First, park on a slight incline, put the transmission in neutral, and release the brake pedal. The car should creep ahead by itself. If it doesn't, a brake is sticking. That would explain the overheated and cracked rotors. Jack the front end up and try to turn the tires by hand. Suspect the left one to be tight based on your observations about worn pads.
When the brake is sticking, loosen the lines at the master cylinder just a little. If the brakes release, suspect fluid contamination with petroleum product. Proof will be found by inspecting the rubber bladder seal under the reservor cap. If it balloons up and is soft and mushy, ALL rubber parts in the system must be replaced and the steel lines must be flushed and dried. The lip seals in the master cylinder will swell and grow past the return ports, blocking them and trapping the fluid.
If the brakes don't release at the master cylinder, open the bleeder screw for the stuck caliper. If you see a tiny spurt of fluid and the brake releases, look at the rubber hose. If there is a metal anchor bracket in the middle of the hose, there is likely rust buildup under the part that is crimped around the hose. Use a large pliers to peel that crimp open just a little. The rust buildup constricts the hose. Fluid will be forced past the restriction by heavy foot pressure on the pedal, but the fluid can't flow freely back to the reservoir. Two other clues to this problem are you won't be able to easily pry the piston into the caliper housing with a screwdriver, like normal, and the brake pedal will be higher and harder than normal.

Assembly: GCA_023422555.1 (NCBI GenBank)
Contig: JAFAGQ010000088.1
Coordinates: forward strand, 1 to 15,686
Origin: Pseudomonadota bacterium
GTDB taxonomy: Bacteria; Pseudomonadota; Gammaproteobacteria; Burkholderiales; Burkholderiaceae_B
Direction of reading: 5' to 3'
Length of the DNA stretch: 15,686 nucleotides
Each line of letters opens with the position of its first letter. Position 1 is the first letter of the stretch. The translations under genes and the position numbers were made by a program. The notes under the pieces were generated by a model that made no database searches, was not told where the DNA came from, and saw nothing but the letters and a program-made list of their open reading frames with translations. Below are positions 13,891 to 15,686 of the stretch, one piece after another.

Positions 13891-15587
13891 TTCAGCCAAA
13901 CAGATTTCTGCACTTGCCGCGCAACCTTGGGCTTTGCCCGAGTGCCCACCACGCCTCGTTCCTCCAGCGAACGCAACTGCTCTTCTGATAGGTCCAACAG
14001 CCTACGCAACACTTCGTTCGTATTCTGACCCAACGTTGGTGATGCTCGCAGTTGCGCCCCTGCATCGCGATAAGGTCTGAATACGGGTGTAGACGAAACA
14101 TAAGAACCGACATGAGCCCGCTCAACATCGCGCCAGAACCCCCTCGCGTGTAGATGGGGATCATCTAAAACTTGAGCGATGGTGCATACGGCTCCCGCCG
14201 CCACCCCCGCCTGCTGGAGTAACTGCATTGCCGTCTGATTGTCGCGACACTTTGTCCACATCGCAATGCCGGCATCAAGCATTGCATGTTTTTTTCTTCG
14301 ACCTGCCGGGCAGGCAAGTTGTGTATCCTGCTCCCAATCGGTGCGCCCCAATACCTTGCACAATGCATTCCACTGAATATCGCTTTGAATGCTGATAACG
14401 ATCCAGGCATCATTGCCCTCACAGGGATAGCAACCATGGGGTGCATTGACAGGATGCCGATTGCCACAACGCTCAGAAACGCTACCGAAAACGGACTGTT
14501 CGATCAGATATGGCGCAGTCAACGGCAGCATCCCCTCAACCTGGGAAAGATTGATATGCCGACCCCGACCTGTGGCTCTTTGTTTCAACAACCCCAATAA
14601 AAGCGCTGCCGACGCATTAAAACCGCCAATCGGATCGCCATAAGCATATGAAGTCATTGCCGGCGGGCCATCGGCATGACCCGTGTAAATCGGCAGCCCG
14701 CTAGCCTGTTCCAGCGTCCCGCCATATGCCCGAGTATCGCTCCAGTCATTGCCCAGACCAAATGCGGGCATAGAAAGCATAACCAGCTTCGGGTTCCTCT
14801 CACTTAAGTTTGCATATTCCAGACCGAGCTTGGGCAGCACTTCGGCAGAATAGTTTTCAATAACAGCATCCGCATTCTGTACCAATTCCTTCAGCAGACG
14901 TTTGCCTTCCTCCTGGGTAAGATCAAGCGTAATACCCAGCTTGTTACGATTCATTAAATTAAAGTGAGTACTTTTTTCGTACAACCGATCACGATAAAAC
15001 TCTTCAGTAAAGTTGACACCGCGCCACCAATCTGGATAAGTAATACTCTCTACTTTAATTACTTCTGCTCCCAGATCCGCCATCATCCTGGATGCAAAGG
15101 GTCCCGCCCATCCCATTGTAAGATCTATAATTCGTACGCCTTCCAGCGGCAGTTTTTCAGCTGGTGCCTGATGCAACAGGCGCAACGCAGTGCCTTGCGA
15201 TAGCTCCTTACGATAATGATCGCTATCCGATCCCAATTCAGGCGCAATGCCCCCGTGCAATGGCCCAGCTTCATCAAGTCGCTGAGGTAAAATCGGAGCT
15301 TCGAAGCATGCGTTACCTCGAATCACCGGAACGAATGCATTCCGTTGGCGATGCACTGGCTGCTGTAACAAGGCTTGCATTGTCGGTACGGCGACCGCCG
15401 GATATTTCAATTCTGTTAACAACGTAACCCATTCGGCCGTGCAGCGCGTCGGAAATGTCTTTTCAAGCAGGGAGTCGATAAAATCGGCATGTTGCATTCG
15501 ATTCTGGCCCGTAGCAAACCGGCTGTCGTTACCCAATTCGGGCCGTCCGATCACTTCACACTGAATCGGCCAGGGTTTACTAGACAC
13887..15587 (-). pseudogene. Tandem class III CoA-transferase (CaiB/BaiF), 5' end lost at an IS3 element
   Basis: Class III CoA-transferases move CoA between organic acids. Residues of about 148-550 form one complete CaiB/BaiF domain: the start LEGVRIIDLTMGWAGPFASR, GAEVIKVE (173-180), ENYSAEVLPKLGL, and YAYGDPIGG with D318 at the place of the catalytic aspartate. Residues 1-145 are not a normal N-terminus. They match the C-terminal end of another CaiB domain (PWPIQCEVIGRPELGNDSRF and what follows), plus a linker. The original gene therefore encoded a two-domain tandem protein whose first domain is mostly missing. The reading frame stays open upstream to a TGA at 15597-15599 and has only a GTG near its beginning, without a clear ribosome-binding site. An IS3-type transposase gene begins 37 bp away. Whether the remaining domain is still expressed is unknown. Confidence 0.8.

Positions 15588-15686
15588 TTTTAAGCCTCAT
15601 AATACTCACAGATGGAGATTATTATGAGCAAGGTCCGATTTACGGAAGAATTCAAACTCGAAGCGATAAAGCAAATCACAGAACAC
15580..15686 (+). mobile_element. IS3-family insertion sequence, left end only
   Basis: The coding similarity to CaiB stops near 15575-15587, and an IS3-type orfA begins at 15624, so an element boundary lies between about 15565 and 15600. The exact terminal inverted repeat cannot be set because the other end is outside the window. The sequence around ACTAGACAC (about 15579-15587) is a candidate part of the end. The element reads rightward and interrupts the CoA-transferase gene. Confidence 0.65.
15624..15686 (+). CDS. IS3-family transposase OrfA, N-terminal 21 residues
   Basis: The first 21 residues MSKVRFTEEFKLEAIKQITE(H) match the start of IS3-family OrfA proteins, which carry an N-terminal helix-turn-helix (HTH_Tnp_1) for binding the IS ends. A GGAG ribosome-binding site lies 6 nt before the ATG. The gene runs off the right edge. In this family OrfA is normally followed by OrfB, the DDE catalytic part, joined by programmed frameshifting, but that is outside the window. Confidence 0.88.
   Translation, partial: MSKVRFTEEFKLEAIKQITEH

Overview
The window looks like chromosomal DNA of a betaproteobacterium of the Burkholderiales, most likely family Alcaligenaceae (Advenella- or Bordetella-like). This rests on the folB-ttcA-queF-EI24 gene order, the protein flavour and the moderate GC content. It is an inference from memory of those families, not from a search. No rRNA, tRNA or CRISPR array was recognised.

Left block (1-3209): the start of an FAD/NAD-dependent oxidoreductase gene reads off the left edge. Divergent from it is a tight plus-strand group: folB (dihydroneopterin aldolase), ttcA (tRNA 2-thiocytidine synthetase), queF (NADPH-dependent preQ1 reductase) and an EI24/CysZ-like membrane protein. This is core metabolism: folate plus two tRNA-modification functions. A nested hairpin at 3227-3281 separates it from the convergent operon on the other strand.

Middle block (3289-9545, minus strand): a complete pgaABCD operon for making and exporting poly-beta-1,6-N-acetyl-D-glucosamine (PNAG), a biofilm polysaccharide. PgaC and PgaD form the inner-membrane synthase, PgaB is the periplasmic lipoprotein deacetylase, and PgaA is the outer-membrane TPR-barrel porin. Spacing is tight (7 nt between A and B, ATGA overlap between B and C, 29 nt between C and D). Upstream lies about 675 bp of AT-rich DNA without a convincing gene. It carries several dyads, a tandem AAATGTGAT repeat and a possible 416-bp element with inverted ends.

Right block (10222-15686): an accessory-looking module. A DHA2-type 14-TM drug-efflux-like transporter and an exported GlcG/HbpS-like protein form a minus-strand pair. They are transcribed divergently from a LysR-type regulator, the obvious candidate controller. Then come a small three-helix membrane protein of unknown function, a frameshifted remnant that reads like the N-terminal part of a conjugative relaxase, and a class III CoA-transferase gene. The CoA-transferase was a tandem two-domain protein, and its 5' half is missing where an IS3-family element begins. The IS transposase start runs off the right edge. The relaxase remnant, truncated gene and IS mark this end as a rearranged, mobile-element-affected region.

Tuesday, March 23rd, 2010 AT 4:02 AM